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Mid-flight prey switching in the fringed-lipped bat (Trachops cirrhosus)

Cite this dataset

Caldwell, Michael (2022). Mid-flight prey switching in the fringed-lipped bat (Trachops cirrhosus) [Dataset]. Dryad.


Due to their influence on the evolution of the signaling behavior and the structure of signals used by prey, the foraging strategies of eavesdropping predators have been the focus of considerable research attention. Many prey signal from aggregations, however, and predators already en route to attack one individual often encounter the signals of other prey nearby. Little attention has been paid to if and how predators integrate this information into their foraging decisions. We used playback experiments with wild-caught fringed-lipped bats (Trachops cirrhosus) to test whether these predators act on new information to switch foraging decisions mid-approach, and examined how switching influenced the effectiveness of their attacks. We found that on nearly 80% of attack flights, bats switched between identical túngara frog (Engystomops pustulosus) calls positioned in close proximity (1m apart). This switching rate dropped to 55% when prey were separated by 3 m. The accuracy of attacks improved when bats switched between calls spaced 1m apart, but the localization advantage of switching disappeared for calls separated by 3m. Regardless of whether bats switched to attack new targets, localization errors increased, flight times increased, and capture success decreased for bats exposed mid-flight to the calls of prey spaced at the larger distances. In the case of flight times, this appears to be due to a distraction effect when experiencing calls 3m from the initial target. Overall, our results reveal that fringed-lipped bats attend cues from non-targeted prey during attack flights, and that the distance between calling prey alters the effectiveness of attacks, regardless of whether a bat switches targets. Understanding how eavesdropping predators update their foraging decisions in response to new signals from neighboring prey will lead to a fuller picture of the ways these unintended receivers shape the evolution of signaling behavior.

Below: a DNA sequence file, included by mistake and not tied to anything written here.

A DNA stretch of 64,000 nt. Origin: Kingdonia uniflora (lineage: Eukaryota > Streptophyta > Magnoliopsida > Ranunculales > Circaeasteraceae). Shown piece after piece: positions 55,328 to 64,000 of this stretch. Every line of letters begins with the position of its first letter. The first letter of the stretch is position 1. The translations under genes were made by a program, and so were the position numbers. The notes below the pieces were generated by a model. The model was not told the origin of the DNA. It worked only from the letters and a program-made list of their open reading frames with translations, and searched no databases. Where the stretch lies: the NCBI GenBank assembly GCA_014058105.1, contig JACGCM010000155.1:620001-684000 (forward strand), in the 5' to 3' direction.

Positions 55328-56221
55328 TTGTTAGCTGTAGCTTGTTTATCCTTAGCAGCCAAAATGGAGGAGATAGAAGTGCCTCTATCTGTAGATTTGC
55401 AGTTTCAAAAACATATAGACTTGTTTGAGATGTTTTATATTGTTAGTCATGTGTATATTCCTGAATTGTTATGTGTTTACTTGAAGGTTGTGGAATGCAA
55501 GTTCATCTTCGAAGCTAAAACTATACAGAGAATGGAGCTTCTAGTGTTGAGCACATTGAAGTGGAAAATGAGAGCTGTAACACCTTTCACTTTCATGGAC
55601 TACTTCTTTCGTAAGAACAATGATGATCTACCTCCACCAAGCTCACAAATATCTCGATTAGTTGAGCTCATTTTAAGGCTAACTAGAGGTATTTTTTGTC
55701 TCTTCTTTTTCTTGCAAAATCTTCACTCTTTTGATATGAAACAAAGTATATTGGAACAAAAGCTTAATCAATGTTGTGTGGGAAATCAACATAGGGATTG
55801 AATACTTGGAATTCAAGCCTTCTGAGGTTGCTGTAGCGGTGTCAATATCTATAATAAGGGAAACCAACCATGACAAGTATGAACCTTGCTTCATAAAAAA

Phonotaxis trials in a flight cage were conducted with wild-caught bats. Full methods are described in the associated manuscript.

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Smithsonian Tropical Research Institute

Gettysburg College Cross-disciplinary Science Institute